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  1. Finding the right avenues

    Sunday, 2 May 2010

    I know a lot of people are very proud of having an extremely high pain threshold. There are also those who admit having a very low pain threshold. Personally, I'm neither of these, as far as I can tell. I believe that I sit firmly in the middle. I know pain is of course, subjective, but I don't think I'm any kind of wuss. I don't think I overreact, and if I say a thing hurts, then I'm being serious.  

    Arterial Blood Gases hurt. I wish that I'd been told that, you know. I've only had one done, and I'm very thankful that I haven't had to have another one - I'm hopeful it will stay that way. I vividly remember getting mine done. Again, this was during my first night in the hospital (I'll try to move away from this soon, I promise!). I wasn't even told what was going on, really. The pfleb just went at my wrist. I turned to Andrew and started trying to get him to distract me. Andrew is not a big fan of needles, and tells me he has no memory of this, but whilst this THING was sticking in me, I was begging him to talk to me about when the last train from York to Doncaster was, as he had been planning to go visit his parents that evening. He didn't seem to want to engage in that conversation. I was just really glad that I don't recall the pfleb telling me 'that wasn't so bad now, was it?', as cliché would dictate. If she had, I believe there might have been a sarcastic retort. So if you've never had the joy of experiencing an ABG, and find yourself in the situation, then let me tell you - they do hurt.

    I guess I'm lucky though. On a day to day basis, diabetes doesn't cause me high levels of pain. A lot of the wonderful people I have come to know online suffer from chronic, and sometimes debilitating pain on a daily basis. I generally don't have that problem. Sure there are things that I have to do which are painful - I've spoken on here about the problems I've had with lancing , though that seems to be behaving itself at the moment. Lantus burns, and sometimes injecting can hurt. But these are only momentary.

    But as a disease, diabetes isn't momentary. I've said this before, but it's a 24/7, 365 days a year thing. And whilst, as I said yesterday, things aren't so bad a lot of the time, sometimes it's just a bit too much. 

    This might sound a bit pretentious, but the weight of daily routine, balanced with all the confusions of thoughts and the blame game means that your own emotions can sometimes cause as much 'pain' as anything physical might do. I know that it's really common for PWD to battle being depressed, and depression (the clinical sort). 

    I think that in learning to live with this big weight is to make sure that you don't keep everything inside. Now don't get me wrong, there's such a thing as too much information to share. I don't put everything down on this blog, because some things just aren't anyone else's business, at the end of the day! But blogging, connecting with people through the wonder that is the DOC - there are lots of avenues. Finding the one, or ones, that are right for you can take a bit more time. The main thing is making sure you find a way. Don't bottle it up. From time to time, make sure you let it out. Otherwise, that sort of pain can become all-consuming.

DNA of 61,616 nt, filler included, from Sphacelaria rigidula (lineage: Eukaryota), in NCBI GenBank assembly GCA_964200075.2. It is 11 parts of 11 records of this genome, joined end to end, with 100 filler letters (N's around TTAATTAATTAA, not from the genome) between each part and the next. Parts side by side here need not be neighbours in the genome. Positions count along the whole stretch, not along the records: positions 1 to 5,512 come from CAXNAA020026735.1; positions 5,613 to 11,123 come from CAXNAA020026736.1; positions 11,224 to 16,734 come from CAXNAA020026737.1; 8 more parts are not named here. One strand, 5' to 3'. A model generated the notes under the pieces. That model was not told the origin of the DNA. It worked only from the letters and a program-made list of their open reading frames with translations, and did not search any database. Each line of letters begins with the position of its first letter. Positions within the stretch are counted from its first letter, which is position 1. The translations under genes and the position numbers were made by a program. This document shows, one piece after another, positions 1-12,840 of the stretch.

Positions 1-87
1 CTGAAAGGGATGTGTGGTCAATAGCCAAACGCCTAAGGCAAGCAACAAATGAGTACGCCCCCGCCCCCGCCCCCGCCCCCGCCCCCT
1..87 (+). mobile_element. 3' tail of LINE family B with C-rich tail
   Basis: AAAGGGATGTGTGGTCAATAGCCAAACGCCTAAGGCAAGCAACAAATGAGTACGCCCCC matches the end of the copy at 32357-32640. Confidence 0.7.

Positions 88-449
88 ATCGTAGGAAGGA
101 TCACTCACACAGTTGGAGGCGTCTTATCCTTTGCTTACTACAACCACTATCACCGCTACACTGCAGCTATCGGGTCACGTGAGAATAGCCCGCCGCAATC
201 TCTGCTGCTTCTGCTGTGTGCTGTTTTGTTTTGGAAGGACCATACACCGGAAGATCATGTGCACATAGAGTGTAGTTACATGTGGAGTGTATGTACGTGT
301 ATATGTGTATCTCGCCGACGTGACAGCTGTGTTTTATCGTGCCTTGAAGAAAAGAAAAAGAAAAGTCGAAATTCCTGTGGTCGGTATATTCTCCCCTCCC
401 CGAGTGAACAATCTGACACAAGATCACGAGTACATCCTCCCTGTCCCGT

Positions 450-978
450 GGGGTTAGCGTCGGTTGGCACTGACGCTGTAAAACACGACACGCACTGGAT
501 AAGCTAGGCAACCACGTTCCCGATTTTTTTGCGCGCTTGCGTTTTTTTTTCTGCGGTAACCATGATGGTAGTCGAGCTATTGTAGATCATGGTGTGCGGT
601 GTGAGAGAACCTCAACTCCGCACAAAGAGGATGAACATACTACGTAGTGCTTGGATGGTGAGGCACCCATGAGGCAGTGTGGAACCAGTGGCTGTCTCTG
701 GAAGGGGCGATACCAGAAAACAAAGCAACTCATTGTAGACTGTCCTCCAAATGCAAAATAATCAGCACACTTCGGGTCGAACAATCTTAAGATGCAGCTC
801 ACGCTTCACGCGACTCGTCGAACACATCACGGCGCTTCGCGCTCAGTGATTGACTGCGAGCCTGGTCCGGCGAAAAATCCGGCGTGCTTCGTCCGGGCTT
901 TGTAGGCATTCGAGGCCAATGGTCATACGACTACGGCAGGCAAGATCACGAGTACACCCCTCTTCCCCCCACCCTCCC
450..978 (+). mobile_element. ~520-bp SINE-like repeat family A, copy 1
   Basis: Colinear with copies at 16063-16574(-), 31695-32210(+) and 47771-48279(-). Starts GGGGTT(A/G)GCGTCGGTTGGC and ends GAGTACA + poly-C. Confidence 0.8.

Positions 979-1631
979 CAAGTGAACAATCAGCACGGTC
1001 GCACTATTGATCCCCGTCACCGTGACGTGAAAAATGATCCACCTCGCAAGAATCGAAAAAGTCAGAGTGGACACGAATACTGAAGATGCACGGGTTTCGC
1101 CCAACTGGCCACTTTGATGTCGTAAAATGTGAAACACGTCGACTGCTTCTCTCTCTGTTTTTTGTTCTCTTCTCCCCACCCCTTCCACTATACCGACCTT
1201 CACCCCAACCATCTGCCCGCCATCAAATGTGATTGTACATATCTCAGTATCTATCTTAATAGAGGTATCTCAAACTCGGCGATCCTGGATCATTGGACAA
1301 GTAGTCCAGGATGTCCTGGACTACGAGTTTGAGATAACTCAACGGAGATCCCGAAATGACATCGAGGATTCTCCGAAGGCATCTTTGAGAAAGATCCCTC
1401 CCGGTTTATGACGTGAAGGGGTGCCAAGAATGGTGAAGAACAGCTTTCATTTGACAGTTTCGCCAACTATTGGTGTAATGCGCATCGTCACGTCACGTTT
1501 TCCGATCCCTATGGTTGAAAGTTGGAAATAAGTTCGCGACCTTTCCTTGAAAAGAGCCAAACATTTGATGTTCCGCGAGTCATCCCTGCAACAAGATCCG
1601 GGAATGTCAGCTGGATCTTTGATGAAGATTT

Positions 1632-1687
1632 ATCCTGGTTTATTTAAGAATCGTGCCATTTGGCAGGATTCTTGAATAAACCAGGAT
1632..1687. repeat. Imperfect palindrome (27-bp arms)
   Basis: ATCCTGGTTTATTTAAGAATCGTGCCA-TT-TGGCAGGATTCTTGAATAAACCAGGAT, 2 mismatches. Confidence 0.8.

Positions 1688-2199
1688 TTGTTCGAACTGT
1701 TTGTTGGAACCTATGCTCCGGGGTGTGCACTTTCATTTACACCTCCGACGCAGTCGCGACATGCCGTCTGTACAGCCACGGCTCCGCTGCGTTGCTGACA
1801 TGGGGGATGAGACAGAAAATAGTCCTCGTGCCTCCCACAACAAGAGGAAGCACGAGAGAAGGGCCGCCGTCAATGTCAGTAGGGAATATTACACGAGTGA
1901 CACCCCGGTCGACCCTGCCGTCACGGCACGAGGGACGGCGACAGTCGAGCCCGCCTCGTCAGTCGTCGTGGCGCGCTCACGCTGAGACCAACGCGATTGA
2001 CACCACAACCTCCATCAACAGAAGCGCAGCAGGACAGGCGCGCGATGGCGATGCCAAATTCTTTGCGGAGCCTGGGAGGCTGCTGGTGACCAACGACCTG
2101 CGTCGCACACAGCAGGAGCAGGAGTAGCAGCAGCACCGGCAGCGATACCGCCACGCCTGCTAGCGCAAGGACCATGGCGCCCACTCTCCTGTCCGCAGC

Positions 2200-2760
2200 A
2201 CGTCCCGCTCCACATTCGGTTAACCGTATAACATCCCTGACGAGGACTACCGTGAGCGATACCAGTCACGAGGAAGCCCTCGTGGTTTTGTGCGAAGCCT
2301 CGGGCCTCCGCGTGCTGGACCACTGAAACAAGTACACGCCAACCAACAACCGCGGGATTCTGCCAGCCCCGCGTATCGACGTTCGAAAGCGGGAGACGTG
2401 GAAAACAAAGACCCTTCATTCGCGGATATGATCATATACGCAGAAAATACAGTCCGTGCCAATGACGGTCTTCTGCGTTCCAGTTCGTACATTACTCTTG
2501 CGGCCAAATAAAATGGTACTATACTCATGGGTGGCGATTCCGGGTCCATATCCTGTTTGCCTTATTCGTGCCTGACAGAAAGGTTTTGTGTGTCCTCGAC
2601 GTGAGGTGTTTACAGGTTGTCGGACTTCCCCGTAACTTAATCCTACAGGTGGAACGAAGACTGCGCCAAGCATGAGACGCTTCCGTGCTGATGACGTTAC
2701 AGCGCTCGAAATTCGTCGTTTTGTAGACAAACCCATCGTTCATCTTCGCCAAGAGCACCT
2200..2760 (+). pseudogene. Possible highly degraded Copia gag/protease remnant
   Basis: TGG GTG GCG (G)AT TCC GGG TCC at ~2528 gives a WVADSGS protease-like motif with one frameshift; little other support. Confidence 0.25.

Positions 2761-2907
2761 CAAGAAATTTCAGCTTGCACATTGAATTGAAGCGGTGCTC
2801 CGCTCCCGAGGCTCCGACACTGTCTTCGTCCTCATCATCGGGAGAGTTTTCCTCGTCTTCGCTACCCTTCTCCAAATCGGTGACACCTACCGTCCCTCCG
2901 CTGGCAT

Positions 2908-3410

And I don't like hurting. I don't want you to hurt either.

  2. 4 comments:

    1. Becky,
      I so agree with you that emotional pain can be as bad or worse than physical pain. I'm both a psychotherapist and fibromyalgia patient so I may be a bit biased. But I do know my emotional suffering has often been worse than my physical.
      I so admire you because at your age I was not nearly as wise.
      Blessings,
      Judith Westerfield

    2. wendyburnett said...

      Becky

      I MUCH prefer physical pain to emotional pain, it's a whole lot easier to deal with. (And, yes, ABGs HURT, a lot. I got "lucky" when mine was done. They sent someone who didn't know what she was doing, and I ended up with a gigantic bruise. Stupid b**ch nearly got smacked when she told me to "stop yelling, it doesn't hurt," too. Even better, she never got the sample, the supervisor that came with her finally had to stick the OTHER wrist to get it.)

    3. Dana Marton said...

      Fabulous writing. I was (am) a diabetes educator. I struggle with the verb tense b/c I'm not working ever since I've been on disability from my very first joint replacement. It's been 6 1/2 years now that I've been on disability.

      Anyway, my reason for commenting is that I have suffered from physical disabilities myself and worked w/ patients w/ diabetes. Believe me, their pain was REAL whether it was emotional or physical from the finger sticks and insulin shots, or worse even from the complications of diabetes such as diabetic neuropathy. I know that you are definitely not complaining over nothing!

      Love and blessings,
      ~Dana~

    4. Great post. My biggest struggles are with the emotional pain, and you are SO right - blogging and connecting helps that a lot. It's free therapy! :-)

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